In essence, the party-state’s motivation for founding this outlet was to set up a new vehicle for guiding online public opinion. If Pengpai works in Shanghai, it could spread to other regions and cities—and indeed, it is being studied and adapted (albeit with mixed success) by a number of other cities. Pengpai reporting also feeds into the anticorruption campaign of President Xi Jinping. The outlet has been given some space to cover high-level officials who have already been investigated by the party.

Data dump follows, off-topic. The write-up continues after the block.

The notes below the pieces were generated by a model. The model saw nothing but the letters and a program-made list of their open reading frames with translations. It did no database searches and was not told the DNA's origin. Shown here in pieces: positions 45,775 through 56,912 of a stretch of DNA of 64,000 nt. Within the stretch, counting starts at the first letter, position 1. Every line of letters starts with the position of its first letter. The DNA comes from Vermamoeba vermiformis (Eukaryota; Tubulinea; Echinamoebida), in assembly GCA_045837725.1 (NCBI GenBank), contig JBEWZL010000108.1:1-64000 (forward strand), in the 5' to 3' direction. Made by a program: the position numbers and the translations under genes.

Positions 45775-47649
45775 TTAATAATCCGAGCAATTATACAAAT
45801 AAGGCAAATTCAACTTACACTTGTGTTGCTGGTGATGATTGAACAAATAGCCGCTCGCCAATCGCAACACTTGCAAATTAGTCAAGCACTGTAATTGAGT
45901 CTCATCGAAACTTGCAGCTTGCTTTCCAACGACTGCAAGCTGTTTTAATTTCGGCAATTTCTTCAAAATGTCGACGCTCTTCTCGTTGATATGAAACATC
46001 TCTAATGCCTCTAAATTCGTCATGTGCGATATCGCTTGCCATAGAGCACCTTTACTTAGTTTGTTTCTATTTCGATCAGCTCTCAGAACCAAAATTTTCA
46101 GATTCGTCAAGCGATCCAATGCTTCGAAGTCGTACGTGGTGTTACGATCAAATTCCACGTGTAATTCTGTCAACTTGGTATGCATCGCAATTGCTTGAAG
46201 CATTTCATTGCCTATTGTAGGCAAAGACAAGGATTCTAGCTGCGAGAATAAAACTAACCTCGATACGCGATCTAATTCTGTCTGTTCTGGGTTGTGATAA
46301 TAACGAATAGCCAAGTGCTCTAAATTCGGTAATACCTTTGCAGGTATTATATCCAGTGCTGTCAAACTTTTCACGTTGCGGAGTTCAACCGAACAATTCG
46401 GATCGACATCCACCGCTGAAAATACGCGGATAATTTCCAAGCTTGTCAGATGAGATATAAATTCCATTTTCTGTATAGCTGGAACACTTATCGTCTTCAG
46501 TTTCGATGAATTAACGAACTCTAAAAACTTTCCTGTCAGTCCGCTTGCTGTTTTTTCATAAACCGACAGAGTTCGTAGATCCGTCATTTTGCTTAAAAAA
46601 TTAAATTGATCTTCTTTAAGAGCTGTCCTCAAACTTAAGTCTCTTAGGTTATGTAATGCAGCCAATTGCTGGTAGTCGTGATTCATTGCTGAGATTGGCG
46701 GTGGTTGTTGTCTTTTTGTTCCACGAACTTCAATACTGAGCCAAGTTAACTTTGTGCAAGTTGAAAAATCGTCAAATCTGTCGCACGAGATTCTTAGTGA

That said, a number of Pengpai journalists and editors, including the CEO, Qiu Bing, recently resigned to launch their own new media platform—an online news video company, tentatively called “Pear video.” Although the reasons for leaving are unclear, Qiu and his partners dismissed rumors that they had left under political pressure. Instead, the former Pengpai crew spoke of their interest in owning shares of their new company, which is primarily funded by China Media Capital, a public equity and venture capital firm. The new platform is to launch this fall, and will include in-depth and investigative pieces on issues ranging from environmental degradation to capital punishment and corruption.